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Matrimonial Appeals

Matrimonial Appeals

Matrimonial appeals involves any appeal from a matrimonial action and these bring their own special challenges due to the ancillary nature of most matrimonial relief.

In simple terms, because most matrimonial relief does not exist as a separate cause of action, any appeal from a final order must wait until there is a judgment.

However, sometimes pre judgment decisions dispose of the case prior to judgment, meaning there is a court mandate without direct appellate relief being available. For example if a trial decision directs equitable distribution prior to judgment, no appeal can be taken from a decision, the court lacks authority to direct equitable distribution in a decision, yet there is a disposition of a case that orders a party to do something prior to the court having the authority to do so.

There are workarounds when courts make these kind of errors but a procedural road map is critical to solving these issues.

Appellate work involving equitable distribution often involves a lot of number crunching and being able to summarize involved calculations in a way that a judge who may not have a natural affinity to math can understand.

While it is always preferable to frame an appeal around questions of law, sometimes the matter being appealed does center around the court's discretion. Here, the object is to review similar cases to provide a range of dispositions that can be used to show what outcome is within the "sound discretion" and to argue that an outcome outside this range is an "abuse of discretion."  Having hard numbers is a far more effective approach in these instances.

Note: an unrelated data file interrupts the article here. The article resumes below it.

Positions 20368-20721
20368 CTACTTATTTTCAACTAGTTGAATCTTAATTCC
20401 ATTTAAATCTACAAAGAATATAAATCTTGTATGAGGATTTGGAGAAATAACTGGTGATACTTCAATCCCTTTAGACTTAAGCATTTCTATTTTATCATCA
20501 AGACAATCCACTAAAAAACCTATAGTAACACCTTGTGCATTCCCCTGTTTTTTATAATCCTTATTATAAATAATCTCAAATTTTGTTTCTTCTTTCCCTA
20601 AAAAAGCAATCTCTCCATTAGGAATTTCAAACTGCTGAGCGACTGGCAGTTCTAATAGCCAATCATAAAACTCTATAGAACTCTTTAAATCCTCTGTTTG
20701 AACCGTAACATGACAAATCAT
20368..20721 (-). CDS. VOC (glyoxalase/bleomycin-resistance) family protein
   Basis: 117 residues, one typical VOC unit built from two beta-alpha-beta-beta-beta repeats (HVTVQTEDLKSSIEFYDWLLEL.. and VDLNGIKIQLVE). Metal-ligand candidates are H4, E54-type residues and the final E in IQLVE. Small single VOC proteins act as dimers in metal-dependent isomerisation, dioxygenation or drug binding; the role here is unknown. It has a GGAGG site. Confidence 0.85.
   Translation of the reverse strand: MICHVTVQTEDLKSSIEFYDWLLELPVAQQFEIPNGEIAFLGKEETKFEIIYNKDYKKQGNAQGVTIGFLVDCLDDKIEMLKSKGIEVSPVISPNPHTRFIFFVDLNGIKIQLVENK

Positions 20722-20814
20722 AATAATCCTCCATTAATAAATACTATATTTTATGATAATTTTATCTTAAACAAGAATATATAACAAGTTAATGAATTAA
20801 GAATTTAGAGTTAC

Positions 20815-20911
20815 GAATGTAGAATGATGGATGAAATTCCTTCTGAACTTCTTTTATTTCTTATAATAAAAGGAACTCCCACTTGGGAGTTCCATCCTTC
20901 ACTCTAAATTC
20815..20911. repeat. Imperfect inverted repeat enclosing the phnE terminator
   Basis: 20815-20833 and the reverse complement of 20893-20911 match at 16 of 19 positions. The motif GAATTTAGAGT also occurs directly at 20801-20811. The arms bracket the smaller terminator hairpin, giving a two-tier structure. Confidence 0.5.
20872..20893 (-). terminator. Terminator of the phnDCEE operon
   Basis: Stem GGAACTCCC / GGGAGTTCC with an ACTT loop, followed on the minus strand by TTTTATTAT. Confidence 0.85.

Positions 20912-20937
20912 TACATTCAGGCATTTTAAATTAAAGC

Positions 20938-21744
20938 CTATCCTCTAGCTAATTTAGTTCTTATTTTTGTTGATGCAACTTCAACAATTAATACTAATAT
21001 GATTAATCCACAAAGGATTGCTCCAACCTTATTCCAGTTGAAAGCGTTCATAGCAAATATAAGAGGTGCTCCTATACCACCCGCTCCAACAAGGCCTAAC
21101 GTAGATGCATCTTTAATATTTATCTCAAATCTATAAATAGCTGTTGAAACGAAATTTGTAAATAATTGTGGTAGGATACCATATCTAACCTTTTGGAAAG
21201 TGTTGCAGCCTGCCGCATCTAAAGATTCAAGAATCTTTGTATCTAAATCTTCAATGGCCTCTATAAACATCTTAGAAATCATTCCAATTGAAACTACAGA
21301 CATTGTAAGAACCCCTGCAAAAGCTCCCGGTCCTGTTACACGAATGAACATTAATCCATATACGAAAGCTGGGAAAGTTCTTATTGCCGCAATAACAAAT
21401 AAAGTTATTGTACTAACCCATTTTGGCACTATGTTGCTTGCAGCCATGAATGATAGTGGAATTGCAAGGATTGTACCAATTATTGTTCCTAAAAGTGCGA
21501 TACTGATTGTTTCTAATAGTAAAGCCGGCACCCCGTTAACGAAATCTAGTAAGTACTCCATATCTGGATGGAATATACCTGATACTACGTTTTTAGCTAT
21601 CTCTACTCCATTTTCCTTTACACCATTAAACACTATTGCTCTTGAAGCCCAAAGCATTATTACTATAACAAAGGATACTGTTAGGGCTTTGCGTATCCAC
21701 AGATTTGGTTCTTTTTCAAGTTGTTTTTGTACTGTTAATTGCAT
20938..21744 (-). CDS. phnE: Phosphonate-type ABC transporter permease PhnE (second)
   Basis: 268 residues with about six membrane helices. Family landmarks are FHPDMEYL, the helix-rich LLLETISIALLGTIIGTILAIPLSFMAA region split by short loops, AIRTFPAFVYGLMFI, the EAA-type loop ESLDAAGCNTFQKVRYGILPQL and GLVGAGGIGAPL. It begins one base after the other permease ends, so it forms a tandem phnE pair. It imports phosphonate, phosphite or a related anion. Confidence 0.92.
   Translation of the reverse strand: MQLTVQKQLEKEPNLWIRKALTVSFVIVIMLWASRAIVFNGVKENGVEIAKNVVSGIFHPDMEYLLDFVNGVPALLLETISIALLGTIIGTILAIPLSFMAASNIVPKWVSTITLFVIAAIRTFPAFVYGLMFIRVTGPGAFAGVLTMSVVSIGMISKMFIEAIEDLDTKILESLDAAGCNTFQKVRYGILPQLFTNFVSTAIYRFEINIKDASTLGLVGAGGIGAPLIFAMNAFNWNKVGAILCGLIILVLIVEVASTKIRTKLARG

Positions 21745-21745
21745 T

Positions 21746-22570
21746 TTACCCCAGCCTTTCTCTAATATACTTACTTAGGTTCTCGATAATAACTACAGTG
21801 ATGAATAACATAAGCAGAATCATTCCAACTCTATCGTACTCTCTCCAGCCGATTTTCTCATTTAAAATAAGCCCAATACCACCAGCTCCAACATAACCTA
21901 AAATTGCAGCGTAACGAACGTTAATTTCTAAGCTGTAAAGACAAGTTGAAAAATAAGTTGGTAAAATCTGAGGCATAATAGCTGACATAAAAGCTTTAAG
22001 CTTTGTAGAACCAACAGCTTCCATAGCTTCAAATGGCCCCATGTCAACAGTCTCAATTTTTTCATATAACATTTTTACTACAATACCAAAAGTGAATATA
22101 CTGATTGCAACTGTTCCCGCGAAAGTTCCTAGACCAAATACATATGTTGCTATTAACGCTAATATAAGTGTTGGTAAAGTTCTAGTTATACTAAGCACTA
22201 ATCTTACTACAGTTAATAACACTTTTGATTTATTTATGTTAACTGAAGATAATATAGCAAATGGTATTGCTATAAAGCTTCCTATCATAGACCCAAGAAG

When custody is involved, consideration of the use of a motion to stay the enforcement of the custody order pending the appeal should always be explored. Here, the key is the side seeking to maintain the status quo has an innate advantage in these kind of motions. But when making a motion for a discretionary stay, very often the court will grant it only on the condition that the appeal is perfected in an expedited fashion.

Finally, there are matrimonial appeals that result in the Appellate Division sending some aspect or even the entire case back to the Supreme Court for further proceedings. Having an in depth knowledge of how matrimonial actions proceed in Supreme Court can be invaluable in how the relief requested in an appeal is framed.

Reach out if you have any questions

J. Douglas Barics
Attorney at Law

356 Veterans Memorial Highway
Suite 3
Commack, NY 11725


Phone: (631) 864-2600

Fax (631) 543-2888

Email: lawyer@jdbar.com

 

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